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Mosgiel changing to city water supply

Mosgiel changing to city water supply

Dunedin (Tuesday, 5 December 2017) – All Mosgiel residents will soon receive their drinking water from the city supply instead of from bores, to minimise potential health risks.

Dunedin City Council Chief Executive Officer Sue Bidrose says, “We understand this will be a change for Mosgiel residents, but we have to put the health of our people before anything else.

“Mosgiel’s bore water meets the national drinking standards, but we want to give the community the safest water possible and that means moving to treated water.”

The DCC is responsible for delivering clean, safe drinking water to our communities and visitors. While most of the city’s water is chlorinated, a large area of Mosgiel receives untreated water drawn from underground bores.

International drinking water expert Dr Colin Fricker has assessed Dunedin’s drinking water supply to help the DCC understand any risks in the system. His advice is that the chance of contamination is higher than was previously understood and will increase.

Dr Fricker briefed the Council late last month and recommended all Dunedin’s water supplies be treated and chlorinated to prevent bacterial contamination.

Dr Bidrose says, “We have a robust monitoring and maintenance programme for Mosgiel’s bore water system. However, based on the latest information, we can’t rule out the risks associated with untreated water. We are fast-tracking the changeover to treated water because we want to be as sure as we can that we are supplying safe water.”

Mayor of Dunedin Dave Cull says, “This is an operational decision, because it is the CEO’s responsibility to manage the safety of our water supply. However, I am confident the decision is the right one. Councillors have been well briefed on the situation and we agree making this change is the right thing to do.”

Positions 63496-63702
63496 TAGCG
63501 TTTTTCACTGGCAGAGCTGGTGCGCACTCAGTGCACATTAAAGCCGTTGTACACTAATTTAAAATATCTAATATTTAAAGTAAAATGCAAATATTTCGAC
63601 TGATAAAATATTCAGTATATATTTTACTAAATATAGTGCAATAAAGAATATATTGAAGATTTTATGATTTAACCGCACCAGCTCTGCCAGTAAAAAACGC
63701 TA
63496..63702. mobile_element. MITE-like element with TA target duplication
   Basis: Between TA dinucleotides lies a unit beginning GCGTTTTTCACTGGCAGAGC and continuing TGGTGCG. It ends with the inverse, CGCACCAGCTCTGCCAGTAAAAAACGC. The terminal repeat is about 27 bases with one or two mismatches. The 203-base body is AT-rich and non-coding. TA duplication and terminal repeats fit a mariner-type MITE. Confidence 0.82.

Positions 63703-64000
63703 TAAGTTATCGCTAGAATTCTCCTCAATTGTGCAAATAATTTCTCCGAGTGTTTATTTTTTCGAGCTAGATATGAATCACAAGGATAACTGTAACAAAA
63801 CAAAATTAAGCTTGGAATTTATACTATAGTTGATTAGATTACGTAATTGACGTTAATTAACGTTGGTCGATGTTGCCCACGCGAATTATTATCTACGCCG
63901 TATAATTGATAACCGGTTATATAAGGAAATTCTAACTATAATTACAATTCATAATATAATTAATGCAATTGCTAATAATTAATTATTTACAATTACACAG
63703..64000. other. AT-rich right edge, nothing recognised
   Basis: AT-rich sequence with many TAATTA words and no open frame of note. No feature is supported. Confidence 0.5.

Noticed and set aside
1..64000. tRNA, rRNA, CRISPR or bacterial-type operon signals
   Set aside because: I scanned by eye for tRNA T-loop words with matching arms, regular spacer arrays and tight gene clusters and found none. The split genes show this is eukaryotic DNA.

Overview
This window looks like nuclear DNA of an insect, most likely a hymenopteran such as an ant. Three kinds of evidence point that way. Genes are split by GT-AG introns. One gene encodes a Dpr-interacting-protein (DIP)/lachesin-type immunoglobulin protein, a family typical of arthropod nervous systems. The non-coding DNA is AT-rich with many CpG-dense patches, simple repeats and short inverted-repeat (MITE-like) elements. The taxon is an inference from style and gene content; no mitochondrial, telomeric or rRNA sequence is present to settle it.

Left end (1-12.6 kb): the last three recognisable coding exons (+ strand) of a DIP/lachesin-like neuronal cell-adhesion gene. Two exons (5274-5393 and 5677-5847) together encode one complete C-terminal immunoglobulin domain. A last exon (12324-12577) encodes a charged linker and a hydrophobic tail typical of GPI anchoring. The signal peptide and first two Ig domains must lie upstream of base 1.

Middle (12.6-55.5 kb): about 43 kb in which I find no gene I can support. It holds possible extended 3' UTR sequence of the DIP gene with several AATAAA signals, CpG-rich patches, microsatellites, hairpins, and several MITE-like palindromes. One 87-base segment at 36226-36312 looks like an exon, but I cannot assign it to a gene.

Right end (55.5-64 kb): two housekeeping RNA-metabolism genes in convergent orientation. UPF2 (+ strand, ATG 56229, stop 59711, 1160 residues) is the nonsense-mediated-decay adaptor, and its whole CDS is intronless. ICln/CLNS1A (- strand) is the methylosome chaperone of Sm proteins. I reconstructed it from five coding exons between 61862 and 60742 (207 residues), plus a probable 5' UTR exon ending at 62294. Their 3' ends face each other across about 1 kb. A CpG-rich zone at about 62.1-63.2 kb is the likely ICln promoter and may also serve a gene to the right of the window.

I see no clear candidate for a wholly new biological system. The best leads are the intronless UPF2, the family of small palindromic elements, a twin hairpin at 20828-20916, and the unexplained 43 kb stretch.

The changeover will happen on Monday, 11 December. Operationally, this is straightforward and centres on turning off the bores and opening valves so city water can enter the Mosgiel reservoir and network.

A flyer drop to Mosgiel residents and businesses will be carried out today and tomorrow.

DCC Group Manager Tom Dyer says the change will affect most of Mosgiel – about 10,000 residents – who currently use water drawn from a deep aquifer, via the bores. The changeover means those residents will receive treated water from the Mount Grand treatment plant. This water, which is chlorinated and contains fluoride, is used throughout the city.

Mr Dyer says some people may notice a chlorine taste or smell initially, but this should reduce as chlorine levels settle through the network.

Following the Havelock North water supply contamination in August 2016, a second national report on drinking water standards is due to be released shortly. Dr Fricker was involved in the inquiry as an independent expert.

Dr Bidrose says the report will highlight the risks associated with untreated water. The DCC anticipates the report will change national thinking and standards for drinking water and is likely to recommend chlorination of urban drinking water.


Visit www.dunedin.govt.nz/mosgielwater for more details.


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